Republican U.S. Senate candidate Rand Paul says the poor in America are "enormously better off than the rest of the world," citing an old Cold War film that showed even impoverished homes had color televisions.
Paul's recent remarks at his first forum with Democratic opponent Jack Conway stirred some anger in impoverished pockets of Kentucky, where as many as a third of residents live in poverty.
The libertarian-leaning Paul addressed the issue of poverty by alluding to a decades-old, anti-American propaganda film by the Soviet government designed to criticize the free-market system.
"They filmed a building in the poorer section of New York with some broken windows and they said, `Oh, this is how the poor in America lives,'" Paul said at last week's forum. "But it backfired on them because the Soviet citizens looked at that video closely and they saw flickering color television sets in all those windows."
Paul went on to say that "the poor in our country are enormously better off than the rest of the world. It doesn't mean we can't do better. But we have to acknowledge and be proud of our system of capitalism."
Conway did not respond directly to Paul's comments about poverty, but told the audience he thinks Kentucky's best days are ahead. He said he supports small business tax credits and other measures to boost job creation.
Charles Hardin, a Democratic judge-executive from eastern Kentucky's Magoffin County, said Monday that Paul's comments rubbed him the wrong way and he criticized Paul for relying on "anecdotal tales."
"I think it reflects a dogmatic belief in free enterprise and limited government," said Hardin, who argued that government should reach out to assist those who can't help themselves.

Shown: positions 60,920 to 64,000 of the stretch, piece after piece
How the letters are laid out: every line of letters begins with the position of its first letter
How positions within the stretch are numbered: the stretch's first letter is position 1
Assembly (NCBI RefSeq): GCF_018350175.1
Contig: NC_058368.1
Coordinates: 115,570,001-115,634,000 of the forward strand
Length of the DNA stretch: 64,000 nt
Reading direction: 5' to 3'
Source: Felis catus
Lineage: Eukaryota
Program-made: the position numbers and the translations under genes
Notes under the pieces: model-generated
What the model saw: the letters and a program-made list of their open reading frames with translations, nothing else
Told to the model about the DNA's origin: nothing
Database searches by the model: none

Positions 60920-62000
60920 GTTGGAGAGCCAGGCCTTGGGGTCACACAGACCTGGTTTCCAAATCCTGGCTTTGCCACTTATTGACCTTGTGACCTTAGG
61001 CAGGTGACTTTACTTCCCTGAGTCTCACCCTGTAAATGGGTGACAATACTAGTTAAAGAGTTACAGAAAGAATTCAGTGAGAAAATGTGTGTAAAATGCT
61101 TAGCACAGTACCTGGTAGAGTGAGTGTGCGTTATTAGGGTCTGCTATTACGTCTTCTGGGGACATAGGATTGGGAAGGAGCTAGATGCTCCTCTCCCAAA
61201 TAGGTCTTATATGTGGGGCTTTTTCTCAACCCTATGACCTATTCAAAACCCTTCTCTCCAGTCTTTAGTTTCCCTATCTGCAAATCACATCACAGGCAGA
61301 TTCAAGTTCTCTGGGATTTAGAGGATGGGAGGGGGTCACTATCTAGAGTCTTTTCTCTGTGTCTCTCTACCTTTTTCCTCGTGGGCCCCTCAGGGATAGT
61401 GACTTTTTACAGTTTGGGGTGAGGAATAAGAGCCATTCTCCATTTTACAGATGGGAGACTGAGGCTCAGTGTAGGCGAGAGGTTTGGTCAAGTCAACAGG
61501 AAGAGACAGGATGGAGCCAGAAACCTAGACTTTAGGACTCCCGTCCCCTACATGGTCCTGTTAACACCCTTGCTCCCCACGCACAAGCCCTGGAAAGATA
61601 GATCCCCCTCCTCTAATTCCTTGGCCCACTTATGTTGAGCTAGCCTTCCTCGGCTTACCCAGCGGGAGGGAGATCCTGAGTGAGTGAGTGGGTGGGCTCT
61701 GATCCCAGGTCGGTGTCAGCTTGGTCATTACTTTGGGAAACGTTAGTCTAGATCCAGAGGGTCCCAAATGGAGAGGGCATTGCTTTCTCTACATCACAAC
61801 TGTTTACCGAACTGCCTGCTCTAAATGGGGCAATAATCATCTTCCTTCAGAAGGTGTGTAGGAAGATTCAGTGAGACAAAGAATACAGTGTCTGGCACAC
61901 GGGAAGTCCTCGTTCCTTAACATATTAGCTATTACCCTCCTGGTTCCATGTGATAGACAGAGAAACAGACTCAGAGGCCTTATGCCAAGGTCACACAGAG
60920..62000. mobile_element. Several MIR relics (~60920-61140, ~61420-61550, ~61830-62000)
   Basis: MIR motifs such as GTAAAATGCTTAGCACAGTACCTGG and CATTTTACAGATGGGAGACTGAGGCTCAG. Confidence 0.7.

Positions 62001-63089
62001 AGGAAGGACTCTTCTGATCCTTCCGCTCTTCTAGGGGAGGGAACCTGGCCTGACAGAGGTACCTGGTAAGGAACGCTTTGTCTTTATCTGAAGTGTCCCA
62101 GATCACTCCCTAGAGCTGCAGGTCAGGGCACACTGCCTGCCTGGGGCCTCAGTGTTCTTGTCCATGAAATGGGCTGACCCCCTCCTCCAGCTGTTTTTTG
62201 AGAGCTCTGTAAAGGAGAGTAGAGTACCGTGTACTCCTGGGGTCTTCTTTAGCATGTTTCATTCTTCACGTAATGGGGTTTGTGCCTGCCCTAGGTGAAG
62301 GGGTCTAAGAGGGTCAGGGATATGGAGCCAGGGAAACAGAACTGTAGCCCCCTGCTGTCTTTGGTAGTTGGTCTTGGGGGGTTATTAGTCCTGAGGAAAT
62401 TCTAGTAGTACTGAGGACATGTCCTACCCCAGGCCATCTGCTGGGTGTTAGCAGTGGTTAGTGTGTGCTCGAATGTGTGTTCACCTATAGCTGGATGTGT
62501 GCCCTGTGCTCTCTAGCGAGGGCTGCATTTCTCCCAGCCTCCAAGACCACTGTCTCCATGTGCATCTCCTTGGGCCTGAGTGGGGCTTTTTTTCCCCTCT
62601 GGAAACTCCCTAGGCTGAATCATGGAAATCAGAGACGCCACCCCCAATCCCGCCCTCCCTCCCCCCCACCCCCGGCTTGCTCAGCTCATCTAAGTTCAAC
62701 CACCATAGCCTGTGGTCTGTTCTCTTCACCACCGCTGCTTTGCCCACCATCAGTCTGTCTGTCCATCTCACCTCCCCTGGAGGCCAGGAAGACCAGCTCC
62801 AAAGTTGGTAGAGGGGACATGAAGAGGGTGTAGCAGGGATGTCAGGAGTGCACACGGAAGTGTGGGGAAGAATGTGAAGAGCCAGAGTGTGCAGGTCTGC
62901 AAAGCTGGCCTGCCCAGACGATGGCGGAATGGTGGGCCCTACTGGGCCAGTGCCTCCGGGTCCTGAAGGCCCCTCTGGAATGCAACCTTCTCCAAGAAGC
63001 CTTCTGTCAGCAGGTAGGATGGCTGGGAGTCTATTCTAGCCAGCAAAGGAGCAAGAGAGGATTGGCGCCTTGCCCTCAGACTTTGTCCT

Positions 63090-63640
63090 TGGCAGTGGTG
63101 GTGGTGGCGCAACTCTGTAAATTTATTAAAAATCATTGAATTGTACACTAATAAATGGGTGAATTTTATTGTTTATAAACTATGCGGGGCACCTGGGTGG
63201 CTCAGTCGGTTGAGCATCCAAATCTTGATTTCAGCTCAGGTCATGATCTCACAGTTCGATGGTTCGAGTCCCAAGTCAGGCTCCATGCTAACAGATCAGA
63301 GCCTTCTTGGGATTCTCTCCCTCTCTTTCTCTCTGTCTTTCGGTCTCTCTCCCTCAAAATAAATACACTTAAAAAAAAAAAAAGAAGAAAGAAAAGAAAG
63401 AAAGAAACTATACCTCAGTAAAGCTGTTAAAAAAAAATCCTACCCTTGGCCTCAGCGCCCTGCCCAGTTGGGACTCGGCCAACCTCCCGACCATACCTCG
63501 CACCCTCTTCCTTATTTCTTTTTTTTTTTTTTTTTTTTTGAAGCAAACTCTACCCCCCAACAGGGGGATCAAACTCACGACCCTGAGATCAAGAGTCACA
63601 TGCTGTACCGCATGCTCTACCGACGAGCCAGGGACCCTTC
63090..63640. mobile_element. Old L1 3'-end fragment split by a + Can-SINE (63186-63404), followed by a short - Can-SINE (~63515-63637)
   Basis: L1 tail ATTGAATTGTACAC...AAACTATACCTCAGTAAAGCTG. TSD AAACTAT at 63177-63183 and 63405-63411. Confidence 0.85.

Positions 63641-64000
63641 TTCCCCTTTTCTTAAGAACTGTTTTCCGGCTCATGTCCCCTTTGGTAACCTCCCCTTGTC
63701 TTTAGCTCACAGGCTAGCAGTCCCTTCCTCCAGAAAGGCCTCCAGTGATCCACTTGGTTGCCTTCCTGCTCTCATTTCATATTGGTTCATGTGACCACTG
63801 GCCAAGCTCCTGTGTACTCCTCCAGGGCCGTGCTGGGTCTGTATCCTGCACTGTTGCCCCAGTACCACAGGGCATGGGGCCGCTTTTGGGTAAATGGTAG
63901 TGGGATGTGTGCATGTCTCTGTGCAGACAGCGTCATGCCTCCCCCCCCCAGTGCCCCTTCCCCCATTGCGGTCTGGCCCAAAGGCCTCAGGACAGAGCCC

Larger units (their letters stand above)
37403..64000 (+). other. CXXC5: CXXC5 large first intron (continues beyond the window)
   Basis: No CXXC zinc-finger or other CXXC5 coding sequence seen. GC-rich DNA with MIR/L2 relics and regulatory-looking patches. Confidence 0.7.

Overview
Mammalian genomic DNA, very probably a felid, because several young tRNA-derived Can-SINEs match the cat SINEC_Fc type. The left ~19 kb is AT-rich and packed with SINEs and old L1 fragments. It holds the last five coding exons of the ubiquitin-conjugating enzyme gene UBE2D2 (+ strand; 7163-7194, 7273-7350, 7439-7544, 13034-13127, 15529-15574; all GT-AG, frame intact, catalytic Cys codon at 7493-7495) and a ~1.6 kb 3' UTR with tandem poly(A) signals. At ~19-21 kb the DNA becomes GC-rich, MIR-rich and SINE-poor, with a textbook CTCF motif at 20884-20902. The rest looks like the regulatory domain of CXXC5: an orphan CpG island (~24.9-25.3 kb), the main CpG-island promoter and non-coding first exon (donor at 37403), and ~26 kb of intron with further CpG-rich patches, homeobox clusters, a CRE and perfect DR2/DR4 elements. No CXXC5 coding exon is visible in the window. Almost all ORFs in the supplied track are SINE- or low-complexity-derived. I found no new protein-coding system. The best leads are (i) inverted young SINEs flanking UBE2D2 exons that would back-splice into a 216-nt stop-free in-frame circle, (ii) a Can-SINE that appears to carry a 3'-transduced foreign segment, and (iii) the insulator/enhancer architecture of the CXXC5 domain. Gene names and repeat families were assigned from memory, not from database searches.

Kentucky ranks among the poorest states in the country. The state tied for second poorest nationally with 17.3 percent of its residents living below the poverty level, according to the most recent U.S. Census Bureau figures.
Knott County Judge-Executive Randy Thompson, a Republican, said Monday he wasn't uncomfortable with Paul's comments about the poor, and that they reflected the truth.
"I know that as bad as we have it, there are people that have it worse in Third World countries," Thompson said.
Albey Brock, another Republican county judge-executive in the region, said he didn't think Paul meant to be hurtful or disparaging with the remarks.
"Oftentimes his unique way of communicating opens himself to criticism to be taken out of context," said Brock, who backed Paul's main opponent in the primary. "And in this instance, I'm not certain I know what context he meant it in."
Paul campaign manager Jesse Benton said Monday that the Republican has used the anecdote for years "to illustrate the strength of America, the power of our traditions and the superiority of freedom to socialism."
Paul, a Bowling Green eye doctor, drew sharp criticism in late May for saying the Obama administration's stance toward BP after the massive Gulf spill was un-American and anti-business. He drew more heat for expressing misgivings about requiring businesses to comply with the Civil Rights Act.
The Republican candidate also sparked a backlash from some county officials for suggesting at last week's forum that he would prefer to see programs for drug abuse paid for at the local level.
The issue came up in a question about a popular, federally funded task force that does drug investigations and pays for treatment for addicts and education programs in eastern and southern Kentucky.
Pike County Judge-Executive Wayne T. Rutherford, a Democrat, said Monday that the drug problem has become too big for local governments to handle all the costs.
"I think he made a drastic mistake," said Rutherford, predicting that the remarks would ultimately cost Paul votes in the region.
Thompson said he agreed that local communities should tackle their drug problems head on, but said, "We can't do it without the help of the federal government."
Paul said at the forum that he would strive to keep more money in Kentucky to deal with drug problems.
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